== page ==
It was the Poetess, Sunni Patterson who inspired Unique Mother to continue with the speech of spiritual resurrection to awaken people. Empress Sunni Paterson is a visionary poet, singer, and activist. Her voice moved my nerves to take risks without thinking of fear and judgement. This young woman and poetess provided me with hope, and calls for positive change within all people. The power in her words encourages those with open ears to heal from the harsh conditions of the world.  She strengthens people to look within their souls for their own divine power, so that they can become an agent. Sunni Patterson is a mighty woman and a tribute to the African ancestors.
[box]VIDEO: Sunni Patterson, performing her poem, “We Know This Place.” Full text below. [/box]


So we know this place,
for we have glanced more times than we’d like to share
into eyes that stare with nothing there
behind them but an unfulfilled wish
and an unconscious yearning for life
though death rests comfortably beside us.
At night their moans are louder.
They come to visit the guards at the gate,
and they stay until morning
torturing their guilt-ridden insides.
The silent cries of the keepers are louder
than the booms that come from the guns
they use to occupy the space.
And we know this place,
for we have seen more times than we’d like to imagine
bloated cadavers floating through waters of a city gone savage,
foraging the land for what can be salvaged.
But what can be saved when all is lost?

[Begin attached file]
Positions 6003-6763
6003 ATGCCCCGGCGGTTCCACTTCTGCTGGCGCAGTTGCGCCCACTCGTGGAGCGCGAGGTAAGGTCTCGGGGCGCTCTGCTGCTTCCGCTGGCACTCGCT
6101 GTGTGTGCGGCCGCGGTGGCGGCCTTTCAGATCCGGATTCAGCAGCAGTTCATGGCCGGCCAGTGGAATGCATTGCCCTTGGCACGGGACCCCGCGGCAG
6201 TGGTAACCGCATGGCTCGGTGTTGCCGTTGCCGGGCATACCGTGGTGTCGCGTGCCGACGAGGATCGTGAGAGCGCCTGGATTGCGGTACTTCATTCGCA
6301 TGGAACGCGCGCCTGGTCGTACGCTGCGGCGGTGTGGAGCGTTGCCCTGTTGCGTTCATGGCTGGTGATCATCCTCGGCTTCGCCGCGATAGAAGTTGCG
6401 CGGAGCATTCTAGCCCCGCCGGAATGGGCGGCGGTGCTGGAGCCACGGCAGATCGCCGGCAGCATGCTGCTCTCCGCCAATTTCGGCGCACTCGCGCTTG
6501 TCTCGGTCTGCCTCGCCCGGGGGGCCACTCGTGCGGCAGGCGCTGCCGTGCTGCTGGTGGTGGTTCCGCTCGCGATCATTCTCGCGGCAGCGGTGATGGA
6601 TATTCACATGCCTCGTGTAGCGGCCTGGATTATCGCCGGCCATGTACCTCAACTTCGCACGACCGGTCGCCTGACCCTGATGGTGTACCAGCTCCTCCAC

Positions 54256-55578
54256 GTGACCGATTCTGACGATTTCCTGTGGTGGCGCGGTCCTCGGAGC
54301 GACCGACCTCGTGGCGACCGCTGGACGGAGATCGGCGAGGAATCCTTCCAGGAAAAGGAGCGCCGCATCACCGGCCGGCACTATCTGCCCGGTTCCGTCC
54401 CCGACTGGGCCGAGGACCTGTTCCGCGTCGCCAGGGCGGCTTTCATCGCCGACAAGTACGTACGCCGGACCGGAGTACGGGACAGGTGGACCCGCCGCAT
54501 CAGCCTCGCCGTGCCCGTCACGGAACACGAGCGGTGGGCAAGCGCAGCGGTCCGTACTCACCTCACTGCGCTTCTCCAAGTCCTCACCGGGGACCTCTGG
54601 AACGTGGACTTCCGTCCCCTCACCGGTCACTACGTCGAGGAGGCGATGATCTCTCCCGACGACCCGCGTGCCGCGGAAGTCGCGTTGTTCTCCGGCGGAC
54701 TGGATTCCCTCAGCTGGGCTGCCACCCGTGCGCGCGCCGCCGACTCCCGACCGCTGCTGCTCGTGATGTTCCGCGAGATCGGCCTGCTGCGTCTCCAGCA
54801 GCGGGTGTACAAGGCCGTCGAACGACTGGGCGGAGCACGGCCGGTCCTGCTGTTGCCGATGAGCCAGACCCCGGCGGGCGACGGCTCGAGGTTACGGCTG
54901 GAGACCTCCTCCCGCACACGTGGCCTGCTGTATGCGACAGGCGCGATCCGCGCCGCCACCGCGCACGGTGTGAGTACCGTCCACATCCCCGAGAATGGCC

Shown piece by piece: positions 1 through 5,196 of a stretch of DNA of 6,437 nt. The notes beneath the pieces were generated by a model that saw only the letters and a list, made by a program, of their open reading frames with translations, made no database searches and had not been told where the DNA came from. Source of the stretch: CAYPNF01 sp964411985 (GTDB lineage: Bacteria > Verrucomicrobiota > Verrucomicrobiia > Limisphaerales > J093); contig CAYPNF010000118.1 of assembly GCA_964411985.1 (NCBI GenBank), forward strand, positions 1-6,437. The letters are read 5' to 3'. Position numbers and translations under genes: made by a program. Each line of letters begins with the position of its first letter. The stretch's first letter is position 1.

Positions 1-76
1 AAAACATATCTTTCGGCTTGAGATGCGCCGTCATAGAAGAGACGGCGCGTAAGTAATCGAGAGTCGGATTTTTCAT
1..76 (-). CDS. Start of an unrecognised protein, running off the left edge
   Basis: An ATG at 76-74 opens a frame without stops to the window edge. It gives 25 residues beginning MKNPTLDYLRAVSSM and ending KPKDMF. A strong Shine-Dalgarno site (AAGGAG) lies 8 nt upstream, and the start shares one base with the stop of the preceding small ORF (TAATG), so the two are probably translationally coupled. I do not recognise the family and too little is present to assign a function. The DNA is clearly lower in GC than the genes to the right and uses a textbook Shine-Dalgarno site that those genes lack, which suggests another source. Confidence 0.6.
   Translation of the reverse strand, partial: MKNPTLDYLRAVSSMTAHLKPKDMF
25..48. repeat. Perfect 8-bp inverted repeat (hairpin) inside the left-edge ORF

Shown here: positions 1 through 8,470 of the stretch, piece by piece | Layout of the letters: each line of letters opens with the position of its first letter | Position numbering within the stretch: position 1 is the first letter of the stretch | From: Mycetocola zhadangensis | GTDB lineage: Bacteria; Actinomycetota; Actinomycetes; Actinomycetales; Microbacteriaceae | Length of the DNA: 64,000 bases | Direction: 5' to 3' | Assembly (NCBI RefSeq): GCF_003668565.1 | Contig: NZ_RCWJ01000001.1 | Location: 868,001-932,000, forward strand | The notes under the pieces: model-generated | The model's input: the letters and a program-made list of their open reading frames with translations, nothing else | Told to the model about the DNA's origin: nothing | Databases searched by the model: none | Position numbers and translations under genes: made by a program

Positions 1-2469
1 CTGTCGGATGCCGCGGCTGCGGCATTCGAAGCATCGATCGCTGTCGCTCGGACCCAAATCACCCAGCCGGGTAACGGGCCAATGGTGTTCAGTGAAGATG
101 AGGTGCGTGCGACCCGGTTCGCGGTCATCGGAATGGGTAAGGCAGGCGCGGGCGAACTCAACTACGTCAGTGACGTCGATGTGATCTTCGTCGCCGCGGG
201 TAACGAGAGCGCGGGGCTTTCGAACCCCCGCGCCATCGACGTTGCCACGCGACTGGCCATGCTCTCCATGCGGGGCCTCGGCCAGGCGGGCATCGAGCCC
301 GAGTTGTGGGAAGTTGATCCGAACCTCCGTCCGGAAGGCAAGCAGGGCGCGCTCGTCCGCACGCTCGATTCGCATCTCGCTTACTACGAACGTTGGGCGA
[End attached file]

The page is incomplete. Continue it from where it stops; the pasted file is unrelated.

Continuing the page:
It happened in August, twenty-nine days in.
We are now five days out of the only place
we knew to call house and home.
Few things are certain:
one, we have no food;
two, there are more bodies lying at the roadside
than hot plates being distributed
or first aid being administered
or recognition as a citizen.
Fourteenth Amendment, X, refugee, check.
And we know this place.
It’s ever-changing yet forever the same:
Money and power and greed, the game.
They suck and devour the souls of the slain.
What a feast for the beast at their table of shame
with napkins around necks that catch the blood that drains
from the flesh they chew, it’s hailed again.
And we know this place, all too well,
dank with the smell of death and doom.
It hovers, it smothers, no growth, no room,
no pretty, no please, just grey, just gloom,
just burned me of hope, and it died too soon,
just juckin’, just jiving, just living, we just fools.
And we know this place. It’s decked in all its array and splendor,